Igor Tolokh

Senior Research Scientist

EDUCATION

Bogolyubov Institute for Theoretical Physic, Kyiv, Ukraine
Ph.D., Theoretical Physics, 1996

Lomonosov Moscow State University, Moscow, Russia
M.S., Physics (Biophysics), 1983

RESEARCH INTERESTS

Implicit solvent models for Biomolecular Electrostatics and Free energy calculations

Interactions between biomolecules and structural changes in macromolecules are conviniently characterized by free energy profile along reaction coordinate or potential of mean force (PMF). Calculation of PMF involves averaging over all degrees of freedom but the reaction coordinate. For the interactions in aqueous environment it means averaging over water molecules thermal motion. Replacing explicit water molecules by a dielectric continuum with a proper set of electrostatic and nonpolar properties allows one to reduce a considerable, sometimes prohibitive, computational cost involved in biomolecular system simulations. This approach named the implicit solvent framework has been implemented in major molecular simuation packages (eg. AMBER, CHARMM). One of the directions of futher improvement of computational speed within this approach is a developement of the analytical Generalized Born model.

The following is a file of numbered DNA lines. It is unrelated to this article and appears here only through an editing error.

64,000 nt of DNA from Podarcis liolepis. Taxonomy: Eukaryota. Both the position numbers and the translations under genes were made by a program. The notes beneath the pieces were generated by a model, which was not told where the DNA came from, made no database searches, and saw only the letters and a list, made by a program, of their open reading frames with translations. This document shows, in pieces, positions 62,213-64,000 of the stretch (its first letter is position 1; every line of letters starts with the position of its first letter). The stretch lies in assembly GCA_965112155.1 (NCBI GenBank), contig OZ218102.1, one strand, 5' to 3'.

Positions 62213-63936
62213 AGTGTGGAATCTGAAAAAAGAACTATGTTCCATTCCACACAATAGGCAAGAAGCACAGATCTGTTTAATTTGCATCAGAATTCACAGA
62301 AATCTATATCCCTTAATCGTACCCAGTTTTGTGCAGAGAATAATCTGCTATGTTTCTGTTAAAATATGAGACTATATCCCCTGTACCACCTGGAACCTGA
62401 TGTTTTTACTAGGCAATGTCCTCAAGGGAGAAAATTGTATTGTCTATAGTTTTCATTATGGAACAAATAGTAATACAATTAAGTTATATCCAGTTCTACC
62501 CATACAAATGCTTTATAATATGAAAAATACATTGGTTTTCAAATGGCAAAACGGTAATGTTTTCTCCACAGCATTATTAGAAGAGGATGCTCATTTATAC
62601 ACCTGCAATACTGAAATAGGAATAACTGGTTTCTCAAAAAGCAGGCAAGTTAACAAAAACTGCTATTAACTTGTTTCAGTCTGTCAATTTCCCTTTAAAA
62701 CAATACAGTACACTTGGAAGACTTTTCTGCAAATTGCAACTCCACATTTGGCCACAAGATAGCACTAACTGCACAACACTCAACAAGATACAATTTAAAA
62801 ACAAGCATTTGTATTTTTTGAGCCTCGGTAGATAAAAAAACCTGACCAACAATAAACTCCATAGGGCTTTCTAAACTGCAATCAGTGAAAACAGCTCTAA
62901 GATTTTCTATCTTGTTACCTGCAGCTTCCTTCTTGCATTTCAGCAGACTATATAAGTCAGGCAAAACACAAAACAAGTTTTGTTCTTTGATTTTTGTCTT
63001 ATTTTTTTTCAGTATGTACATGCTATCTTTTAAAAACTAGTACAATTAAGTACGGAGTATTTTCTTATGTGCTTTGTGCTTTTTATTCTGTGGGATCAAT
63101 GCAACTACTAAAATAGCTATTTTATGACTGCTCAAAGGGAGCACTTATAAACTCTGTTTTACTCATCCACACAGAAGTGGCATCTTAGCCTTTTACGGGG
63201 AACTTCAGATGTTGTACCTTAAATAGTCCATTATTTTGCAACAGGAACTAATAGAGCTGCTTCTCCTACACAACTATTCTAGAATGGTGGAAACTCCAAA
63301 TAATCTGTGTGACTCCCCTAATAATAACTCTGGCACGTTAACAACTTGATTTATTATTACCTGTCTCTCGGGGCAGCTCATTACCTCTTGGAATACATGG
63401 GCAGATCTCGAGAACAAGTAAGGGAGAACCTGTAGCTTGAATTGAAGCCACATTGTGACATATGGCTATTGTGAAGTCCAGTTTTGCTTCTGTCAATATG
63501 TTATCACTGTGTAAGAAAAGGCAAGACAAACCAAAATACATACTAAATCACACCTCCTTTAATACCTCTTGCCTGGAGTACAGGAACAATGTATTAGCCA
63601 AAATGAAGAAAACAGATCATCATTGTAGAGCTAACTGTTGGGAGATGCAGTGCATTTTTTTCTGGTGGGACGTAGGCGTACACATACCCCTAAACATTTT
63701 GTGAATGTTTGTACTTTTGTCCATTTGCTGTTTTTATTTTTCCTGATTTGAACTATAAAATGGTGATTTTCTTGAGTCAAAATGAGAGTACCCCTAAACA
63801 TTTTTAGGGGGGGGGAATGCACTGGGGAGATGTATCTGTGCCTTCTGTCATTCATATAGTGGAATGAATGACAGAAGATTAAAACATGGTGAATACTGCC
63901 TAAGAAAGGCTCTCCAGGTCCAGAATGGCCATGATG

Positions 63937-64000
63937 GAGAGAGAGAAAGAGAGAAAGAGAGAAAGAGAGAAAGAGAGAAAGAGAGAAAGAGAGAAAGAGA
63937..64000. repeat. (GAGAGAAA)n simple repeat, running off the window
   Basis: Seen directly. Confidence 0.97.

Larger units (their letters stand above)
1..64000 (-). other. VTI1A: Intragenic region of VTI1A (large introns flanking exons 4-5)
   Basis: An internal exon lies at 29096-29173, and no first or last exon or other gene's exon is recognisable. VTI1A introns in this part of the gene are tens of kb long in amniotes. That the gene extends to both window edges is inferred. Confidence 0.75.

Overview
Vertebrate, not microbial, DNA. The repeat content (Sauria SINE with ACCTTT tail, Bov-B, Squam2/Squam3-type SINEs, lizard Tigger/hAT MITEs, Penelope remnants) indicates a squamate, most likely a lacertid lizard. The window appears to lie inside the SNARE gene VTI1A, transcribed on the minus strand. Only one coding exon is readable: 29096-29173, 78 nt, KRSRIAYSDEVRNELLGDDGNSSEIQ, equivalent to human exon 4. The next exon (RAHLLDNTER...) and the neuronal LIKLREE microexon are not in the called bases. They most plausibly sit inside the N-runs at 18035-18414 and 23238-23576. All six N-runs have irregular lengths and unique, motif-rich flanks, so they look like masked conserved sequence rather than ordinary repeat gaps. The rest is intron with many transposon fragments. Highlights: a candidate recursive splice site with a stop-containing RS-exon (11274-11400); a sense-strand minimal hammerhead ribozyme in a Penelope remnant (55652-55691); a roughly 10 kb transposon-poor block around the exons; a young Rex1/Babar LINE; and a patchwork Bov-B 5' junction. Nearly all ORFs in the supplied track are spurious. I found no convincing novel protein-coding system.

SELECTED PUBLICATIONS


Computational molecular Biophysics — Monte Carlo and Molecular Dynamics Simulations

Modelling the thermodynamical properties or dynamical behaviour of biomolecular systems at the atomic/molecular level helps to understand the nature of the effects obseved experimentally. With a large number of the degrees of freedom usually involved for the proper description of the relevant interactions in the systems, utilization of the computers is the only practical way to do this modelling. Monte Carlo and Molecular Dynamics methods were initially developed as computational tools in molecular and condensed matter physics. But soon, with the expansion and improvement of the force fields, these methods were applied to biologically relevant systems.

SELECTED PUBLICATIONS


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E-mail: itolokh (at) vt.edu